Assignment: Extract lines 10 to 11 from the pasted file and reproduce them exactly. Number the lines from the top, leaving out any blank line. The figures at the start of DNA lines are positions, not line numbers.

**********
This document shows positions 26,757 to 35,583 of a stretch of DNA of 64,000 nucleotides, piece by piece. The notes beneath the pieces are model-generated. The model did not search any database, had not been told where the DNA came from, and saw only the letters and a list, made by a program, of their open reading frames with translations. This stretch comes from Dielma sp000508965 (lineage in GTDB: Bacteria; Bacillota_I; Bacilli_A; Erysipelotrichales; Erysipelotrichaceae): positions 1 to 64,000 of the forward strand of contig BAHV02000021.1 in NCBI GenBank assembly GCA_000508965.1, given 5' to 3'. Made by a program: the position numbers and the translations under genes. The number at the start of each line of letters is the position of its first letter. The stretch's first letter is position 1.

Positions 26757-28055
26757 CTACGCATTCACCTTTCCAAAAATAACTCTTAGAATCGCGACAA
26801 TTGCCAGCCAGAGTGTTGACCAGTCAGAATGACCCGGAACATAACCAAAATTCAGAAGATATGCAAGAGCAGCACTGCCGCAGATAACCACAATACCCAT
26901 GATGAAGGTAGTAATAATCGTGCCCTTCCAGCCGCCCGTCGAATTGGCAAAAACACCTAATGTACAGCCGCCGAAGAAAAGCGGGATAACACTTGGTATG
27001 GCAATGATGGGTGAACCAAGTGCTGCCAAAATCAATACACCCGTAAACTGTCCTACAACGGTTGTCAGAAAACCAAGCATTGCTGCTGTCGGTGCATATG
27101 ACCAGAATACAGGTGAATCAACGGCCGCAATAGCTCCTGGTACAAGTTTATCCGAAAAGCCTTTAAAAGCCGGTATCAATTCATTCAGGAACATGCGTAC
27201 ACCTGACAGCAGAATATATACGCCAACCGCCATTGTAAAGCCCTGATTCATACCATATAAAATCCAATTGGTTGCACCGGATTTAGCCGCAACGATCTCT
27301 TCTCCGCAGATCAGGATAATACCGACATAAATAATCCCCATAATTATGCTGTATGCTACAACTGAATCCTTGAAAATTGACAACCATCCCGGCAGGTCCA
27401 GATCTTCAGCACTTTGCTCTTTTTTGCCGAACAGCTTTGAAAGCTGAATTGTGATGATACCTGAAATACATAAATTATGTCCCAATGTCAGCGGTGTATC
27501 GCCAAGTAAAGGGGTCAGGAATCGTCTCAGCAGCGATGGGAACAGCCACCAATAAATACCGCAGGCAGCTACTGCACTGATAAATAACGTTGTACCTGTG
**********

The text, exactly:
27401 GATCTTCAGCACTTTGCTCTTTTTTGCCGAACAGCTTTGAAAGCTGAATTGTGATGATACCTGAAATACATAAATTATGTCCCAATGTCAGCGGTGTATC
27501 GCCAAGTAAAGGGGTCAGGAATCGTCTCAGCAGCGATGGGAACAGCCACCAATAAATACCGCAGGCAGCTACTGCACTGATAAATAACGTTGTACCTGTG